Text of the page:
How Charleston has survived the pandemic – as it prepares to reopen gardens for free visits
Charleston is preparing to welcome visitors back to its gardens this weekend.
The gardens will reopen on Friday for free visits – though people will have to book a time-slot in advance.
Director Nathaniel Hepburn said: “We are aware of how important Charleston is for people from the local community, and to ensure that there are outdoor spaces where people can go for free feels very important to us.”
Maria Caulfield MP paid a visit to the site on Monday to learn more about the improvements that have been taking place at Charleston during the last year.
The site is gearing up to reopen fully on May 19, subject to Government restrictions.
There will be two new exhibitions to see – a major collection of works by artist Nina Hamnett and a new series of work by painter Lisa Brice.
Mr Hepburn said the team was looking forward to welcoming back visitors.
It has been a challenging year for Charleston.
Like cultural venues across the country, the site was forced to close its doors just over a year ago in March and cancel its flagship festival.
With the house relying solely on income from ticket sales, the team was left wondering how it would be able to survive the pandemic.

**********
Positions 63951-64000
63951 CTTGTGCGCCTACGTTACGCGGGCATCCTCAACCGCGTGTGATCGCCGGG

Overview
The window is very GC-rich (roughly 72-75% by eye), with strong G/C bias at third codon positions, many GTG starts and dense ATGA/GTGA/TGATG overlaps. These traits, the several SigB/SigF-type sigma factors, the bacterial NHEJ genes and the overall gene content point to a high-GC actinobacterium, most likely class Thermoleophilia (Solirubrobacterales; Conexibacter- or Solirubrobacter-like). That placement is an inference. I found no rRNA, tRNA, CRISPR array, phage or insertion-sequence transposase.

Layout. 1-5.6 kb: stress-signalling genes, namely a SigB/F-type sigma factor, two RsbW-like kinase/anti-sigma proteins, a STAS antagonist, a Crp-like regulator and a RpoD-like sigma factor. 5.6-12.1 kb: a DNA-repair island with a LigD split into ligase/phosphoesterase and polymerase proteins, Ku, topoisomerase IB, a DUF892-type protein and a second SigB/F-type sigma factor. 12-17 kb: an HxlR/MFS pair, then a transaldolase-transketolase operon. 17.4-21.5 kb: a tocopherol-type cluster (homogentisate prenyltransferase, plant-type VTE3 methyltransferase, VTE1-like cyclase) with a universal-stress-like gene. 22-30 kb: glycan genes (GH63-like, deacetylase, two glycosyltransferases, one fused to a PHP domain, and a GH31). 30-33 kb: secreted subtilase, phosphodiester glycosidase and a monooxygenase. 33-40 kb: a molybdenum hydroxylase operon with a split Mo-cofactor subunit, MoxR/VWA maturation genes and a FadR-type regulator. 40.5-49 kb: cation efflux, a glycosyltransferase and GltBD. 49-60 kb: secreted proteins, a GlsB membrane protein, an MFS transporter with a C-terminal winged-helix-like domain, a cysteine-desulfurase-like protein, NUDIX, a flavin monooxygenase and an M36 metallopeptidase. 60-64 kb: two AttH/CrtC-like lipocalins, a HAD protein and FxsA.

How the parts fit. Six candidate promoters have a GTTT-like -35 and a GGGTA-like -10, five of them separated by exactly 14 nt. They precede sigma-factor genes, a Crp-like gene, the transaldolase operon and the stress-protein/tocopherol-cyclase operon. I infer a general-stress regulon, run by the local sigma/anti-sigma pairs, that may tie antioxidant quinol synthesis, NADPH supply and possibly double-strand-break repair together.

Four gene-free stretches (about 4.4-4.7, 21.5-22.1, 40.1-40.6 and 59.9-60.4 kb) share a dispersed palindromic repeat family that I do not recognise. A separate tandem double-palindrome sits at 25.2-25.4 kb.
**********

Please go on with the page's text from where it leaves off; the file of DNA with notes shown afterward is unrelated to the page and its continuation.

Mr Hepburn said: “Looking back at last year, it was a very challenging time to even consider fundraising.
“People understandably needed to prioritise public services that were providing immediate frontline care for people.”
Nevertheless, they launched an emergency appeal, which led to donations from charities and more than 2,000 donations from individuals around the world, helping to keep it afloat.
When the Government announced its Culture Recovery Fund later in the year, Charleston was one of the first sites to receive funding, having been put on a heritage at risk list.
Closing the doors to the house for a year presented an opportunity to carry out improvements at the site without disruption to visitors – an opportunity the team was keen to seize.
This was made possible after funds were secured from the Government’s Getting Building Fund.
The money is being used to rebuild the collapsed farm track from the A27 up to the House – which over the past decade has almost disintegrated.
Mr Hepburn said this would make it much easier for visitors to access the building.
At the end of last year, Charleston also received a £10,000 legacy payment from Jean Mossop, a long-standing visitor who was known to many people at the venue, which has allowed work to restore the exterior woodwork at the building to go ahead.
Mr Hepburn said: “It’s been an exciting period of preparing for visitors to come back.”
Maria Caulfield talked to staff about the farm track plans and the restoration work taking place during her visit this week.
Mr Hepburn said: “It was amazing to be able to thank Maria in person on behalf of the government because without the furlough scheme and the Culture Recovery Fund, and without the support for culture that the Government has given, Charleston would be in a very different situation now.
“As it is, with the support of the Getting Building Fund, it’s exciting that Charleston can once again be at the front of driving Sussex’s visitor economy and helping local businesses recover after a long winter.”